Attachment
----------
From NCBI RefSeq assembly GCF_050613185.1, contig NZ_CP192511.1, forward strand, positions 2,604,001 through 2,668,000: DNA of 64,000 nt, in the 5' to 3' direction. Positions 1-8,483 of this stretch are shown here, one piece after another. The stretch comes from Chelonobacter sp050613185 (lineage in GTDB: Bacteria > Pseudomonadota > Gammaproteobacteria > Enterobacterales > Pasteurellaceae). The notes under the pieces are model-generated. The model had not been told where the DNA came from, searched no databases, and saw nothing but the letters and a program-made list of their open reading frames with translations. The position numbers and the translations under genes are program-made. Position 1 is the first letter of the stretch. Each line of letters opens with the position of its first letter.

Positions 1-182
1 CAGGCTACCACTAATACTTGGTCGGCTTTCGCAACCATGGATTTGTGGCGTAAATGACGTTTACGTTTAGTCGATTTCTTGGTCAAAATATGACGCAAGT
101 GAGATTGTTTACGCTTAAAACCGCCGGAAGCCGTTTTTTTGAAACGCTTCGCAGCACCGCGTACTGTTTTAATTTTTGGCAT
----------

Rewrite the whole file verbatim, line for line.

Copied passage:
From NCBI RefSeq assembly GCF_050613185.1, contig NZ_CP192511.1, forward strand, positions 2,604,001 through 2,668,000: DNA of 64,000 nt, in the 5' to 3' direction. Positions 1-8,483 of this stretch are shown here, one piece after another. The stretch comes from Chelonobacter sp050613185 (lineage in GTDB: Bacteria > Pseudomonadota > Gammaproteobacteria > Enterobacterales > Pasteurellaceae). The notes under the pieces are model-generated. The model had not been told where the DNA came from, searched no databases, and saw nothing but the letters and a program-made list of their open reading frames with translations. The position numbers and the translations under genes are program-made. Position 1 is the first letter of the stretch. Each line of letters opens with the position of its first letter.

Positions 1-182
1 CAGGCTACCACTAATACTTGGTCGGCTTTCGCAACCATGGATTTGTGGCGTAAATGACGTTTACGTTTAGTCGATTTCTTGGTCAAAATATGACGCAAGT
101 GAGATTGTTTACGCTTAAAACCGCCGGAAGCCGTTTTTTTGAAACGCTTCGCAGCACCGCGTACTGTTTTAATTTTTGGCAT